I know my little brother can understand how it feels to seem so different from other people. When he is mad or frustrated, he starts hitting his head and stomping on the ground because he cannot find the words to tell us what is wrong.

Like you, I understand what it is like to be stared at. Sometimes my brother gets mad when we are out in public, and throws a tantrum. There have been times when people will look at him like he is a circus act. I wish those people could try and understand what it’s like to be in my brother’s shoes.

Even though disabilities like autism can feel like a cage, prohibiting you from spreading your wings, you do not allow it to, and I admire that greatly.

Keep writing your wonderful poetry. You are an inspiration.



I started work at 7AM and it is now 8:30PM – I have many failings – time management must be one of them, but I cannot stand the idea of failing these incredible and beautiful children.  So each day I pray more more children get their ruby slippers and find their way out of Oz.  May they all be blessed.

About Dr Bradstreet
Dr Bradstreet is a graduate of the University of South Florida College of Medicine and received his residency training at Wilford Hall USAF Medical Center. He is a Fellow of the American Academy of Family Physicians. He is an Adjunct Professor at the Southwest College of Naturopathic Medicine in Arizona. He is extensively published in the peer-reviewed literature on subjects of autism, oxidative stress, mitochondrial disorders, virology, hyperbaric oxygen, and toxicology (especially heavy metal chelation). He is trained in the the isolation and use of stem cells.

3 Responses to I Hear You: Traveling into the Mind of Autism and the Siblings Who Love Them

  1. Lindy Schultz says:

    Dr. B….THANK you for this post…yet another entry that I feel helps me to understand my 21 year old non-verbal son Paul, whom you have known for many years…Elizabeth’s poem reminds me of a book I read early in our autism journey in 1993, “There’s a Boy in Here” written by Sean and his mother, Judy Barron. Sean emerged from his Autism in his teen years. Sean and his mother each give their own accounts of life events throughout the book. The book was a life saver for me when Paul was a young child and I still find myself referring to it. Thanks again for all you do for our kids, I have seen the exhaustion in your eyes at some of our appointments and I certainly understand… I too, as a parent have spent countless hours online through the years. Unfortunately at age 55 and now experiencing what must be Fibromyalgia as well as mental fog, confusion, etc. .. I have felt completely burned out the last few years and have fallen far behind in what is happening in the Autism world which adds more frustration. I cannot tell you how much I appreciate your unending, tireless, relentless work that you do for our kids. God bless you, Lindy and Paul in Bradenton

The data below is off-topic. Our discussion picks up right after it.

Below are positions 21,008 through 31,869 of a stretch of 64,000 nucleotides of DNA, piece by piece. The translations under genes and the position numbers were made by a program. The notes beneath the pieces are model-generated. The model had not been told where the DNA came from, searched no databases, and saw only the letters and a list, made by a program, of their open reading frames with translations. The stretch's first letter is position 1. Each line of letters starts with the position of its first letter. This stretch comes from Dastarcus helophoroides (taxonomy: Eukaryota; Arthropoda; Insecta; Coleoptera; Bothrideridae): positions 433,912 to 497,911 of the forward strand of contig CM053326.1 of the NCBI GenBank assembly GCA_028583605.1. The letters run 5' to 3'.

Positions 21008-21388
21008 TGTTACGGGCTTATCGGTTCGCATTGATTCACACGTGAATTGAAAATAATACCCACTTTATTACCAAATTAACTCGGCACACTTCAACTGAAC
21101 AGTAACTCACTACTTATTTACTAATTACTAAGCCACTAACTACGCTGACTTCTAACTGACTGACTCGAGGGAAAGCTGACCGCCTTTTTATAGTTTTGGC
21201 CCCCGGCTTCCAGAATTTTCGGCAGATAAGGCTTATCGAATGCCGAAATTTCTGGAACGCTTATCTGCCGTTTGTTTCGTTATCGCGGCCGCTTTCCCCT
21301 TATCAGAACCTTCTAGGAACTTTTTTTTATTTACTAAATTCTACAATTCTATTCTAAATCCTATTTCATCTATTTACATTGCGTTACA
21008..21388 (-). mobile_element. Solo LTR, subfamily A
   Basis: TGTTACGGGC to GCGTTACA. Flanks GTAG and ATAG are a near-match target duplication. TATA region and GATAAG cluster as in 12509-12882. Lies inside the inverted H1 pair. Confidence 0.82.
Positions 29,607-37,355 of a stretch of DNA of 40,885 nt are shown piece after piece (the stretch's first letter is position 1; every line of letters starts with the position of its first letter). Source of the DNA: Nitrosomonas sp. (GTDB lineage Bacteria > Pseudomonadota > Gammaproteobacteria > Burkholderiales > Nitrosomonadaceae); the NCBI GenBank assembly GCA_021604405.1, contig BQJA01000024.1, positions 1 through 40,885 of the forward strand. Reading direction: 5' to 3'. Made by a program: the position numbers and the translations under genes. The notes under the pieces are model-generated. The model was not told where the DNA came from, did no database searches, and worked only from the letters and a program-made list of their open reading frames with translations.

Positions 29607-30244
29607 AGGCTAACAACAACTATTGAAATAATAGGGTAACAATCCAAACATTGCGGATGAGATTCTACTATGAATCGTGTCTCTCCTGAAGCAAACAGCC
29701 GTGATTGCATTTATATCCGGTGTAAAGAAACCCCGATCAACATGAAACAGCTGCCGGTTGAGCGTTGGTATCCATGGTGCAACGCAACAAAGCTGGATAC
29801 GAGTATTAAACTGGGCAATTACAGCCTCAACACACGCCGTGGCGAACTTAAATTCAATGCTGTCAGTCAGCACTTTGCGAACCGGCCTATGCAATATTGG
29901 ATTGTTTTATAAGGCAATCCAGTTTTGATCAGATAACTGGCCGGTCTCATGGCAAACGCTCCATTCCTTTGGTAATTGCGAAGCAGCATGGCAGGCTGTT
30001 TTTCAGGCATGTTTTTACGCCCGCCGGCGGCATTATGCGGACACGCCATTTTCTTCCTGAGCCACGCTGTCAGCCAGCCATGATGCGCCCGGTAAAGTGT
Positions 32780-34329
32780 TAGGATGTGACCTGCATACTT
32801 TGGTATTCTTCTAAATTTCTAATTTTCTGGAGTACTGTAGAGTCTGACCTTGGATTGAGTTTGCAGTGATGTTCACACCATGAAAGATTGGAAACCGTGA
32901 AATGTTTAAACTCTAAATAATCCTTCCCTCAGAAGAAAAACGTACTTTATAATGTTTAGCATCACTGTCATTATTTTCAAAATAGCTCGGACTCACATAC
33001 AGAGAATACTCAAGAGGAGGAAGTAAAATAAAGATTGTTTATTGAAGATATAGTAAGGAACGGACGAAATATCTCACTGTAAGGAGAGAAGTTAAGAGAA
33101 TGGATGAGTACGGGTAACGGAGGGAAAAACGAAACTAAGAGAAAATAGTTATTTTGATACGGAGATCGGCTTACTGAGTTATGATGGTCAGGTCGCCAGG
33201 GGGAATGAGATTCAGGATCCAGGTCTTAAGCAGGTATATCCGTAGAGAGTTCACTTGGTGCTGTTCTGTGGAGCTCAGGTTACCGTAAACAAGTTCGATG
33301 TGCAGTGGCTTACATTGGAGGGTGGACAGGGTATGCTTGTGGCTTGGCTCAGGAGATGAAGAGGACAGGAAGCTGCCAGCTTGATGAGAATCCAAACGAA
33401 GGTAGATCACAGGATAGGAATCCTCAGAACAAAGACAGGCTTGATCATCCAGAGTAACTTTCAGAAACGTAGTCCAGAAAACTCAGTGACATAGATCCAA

2. Andrea says:


  3. Lara says:

    Dr B, you know that I cry once a year, but this post made me very emotional and…stronger.
    Bless you, Lara